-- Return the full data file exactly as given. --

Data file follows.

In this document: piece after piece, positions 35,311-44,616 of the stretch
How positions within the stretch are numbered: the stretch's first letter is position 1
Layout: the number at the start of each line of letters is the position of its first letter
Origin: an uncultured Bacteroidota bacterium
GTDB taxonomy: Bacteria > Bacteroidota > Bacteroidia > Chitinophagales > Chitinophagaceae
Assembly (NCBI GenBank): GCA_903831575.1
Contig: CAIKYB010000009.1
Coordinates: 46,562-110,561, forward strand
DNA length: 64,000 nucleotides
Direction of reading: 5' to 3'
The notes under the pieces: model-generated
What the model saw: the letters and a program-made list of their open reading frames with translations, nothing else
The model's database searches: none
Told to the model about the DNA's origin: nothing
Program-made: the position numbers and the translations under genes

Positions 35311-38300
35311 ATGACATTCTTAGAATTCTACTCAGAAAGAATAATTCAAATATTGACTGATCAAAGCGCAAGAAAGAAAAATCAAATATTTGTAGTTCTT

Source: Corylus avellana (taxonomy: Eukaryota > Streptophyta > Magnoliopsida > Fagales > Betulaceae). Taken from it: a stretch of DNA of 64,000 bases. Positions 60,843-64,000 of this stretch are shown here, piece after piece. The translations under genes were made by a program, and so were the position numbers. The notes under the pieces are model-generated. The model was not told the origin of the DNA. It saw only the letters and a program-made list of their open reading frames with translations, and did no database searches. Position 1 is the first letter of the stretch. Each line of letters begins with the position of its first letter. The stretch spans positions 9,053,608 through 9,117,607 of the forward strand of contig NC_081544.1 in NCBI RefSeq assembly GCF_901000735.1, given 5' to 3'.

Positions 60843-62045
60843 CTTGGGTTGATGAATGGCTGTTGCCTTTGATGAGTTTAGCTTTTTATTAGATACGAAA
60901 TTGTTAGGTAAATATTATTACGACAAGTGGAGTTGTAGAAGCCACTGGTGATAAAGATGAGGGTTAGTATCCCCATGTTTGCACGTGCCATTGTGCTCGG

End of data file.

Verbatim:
In this document: piece after piece, positions 35,311-44,616 of the stretch
How positions within the stretch are numbered: the stretch's first letter is position 1
Layout: the number at the start of each line of letters is the position of its first letter
Origin: an uncultured Bacteroidota bacterium
GTDB taxonomy: Bacteria > Bacteroidota > Bacteroidia > Chitinophagales > Chitinophagaceae
Assembly (NCBI GenBank): GCA_903831575.1
Contig: CAIKYB010000009.1
Coordinates: 46,562-110,561, forward strand
DNA length: 64,000 nucleotides
Direction of reading: 5' to 3'
The notes under the pieces: model-generated
What the model saw: the letters and a program-made list of their open reading frames with translations, nothing else
The model's database searches: none
Told to the model about the DNA's origin: nothing
Program-made: the position numbers and the translations under genes

Positions 35311-38300
35311 ATGACATTCTTAGAATTCTACTCAGAAAGAATAATTCAAATATTGACTGATCAAAGCGCAAGAAAGAAAAATCAAATATTTGTAGTTCTT

Source: Corylus avellana (taxonomy: Eukaryota > Streptophyta > Magnoliopsida > Fagales > Betulaceae). Taken from it: a stretch of DNA of 64,000 bases. Positions 60,843-64,000 of this stretch are shown here, piece after piece. The translations under genes were made by a program, and so were the position numbers. The notes under the pieces are model-generated. The model was not told the origin of the DNA. It saw only the letters and a program-made list of their open reading frames with translations, and did no database searches. Position 1 is the first letter of the stretch. Each line of letters begins with the position of its first letter. The stretch spans positions 9,053,608 through 9,117,607 of the forward strand of contig NC_081544.1 in NCBI RefSeq assembly GCF_901000735.1, given 5' to 3'.

Positions 60843-62045
60843 CTTGGGTTGATGAATGGCTGTTGCCTTTGATGAGTTTAGCTTTTTATTAGATACGAAA
60901 TTGTTAGGTAAATATTATTACGACAAGTGGAGTTGTAGAAGCCACTGGTGATAAAGATGAGGGTTAGTATCCCCATGTTTGCACGTGCCATTGTGCTCGG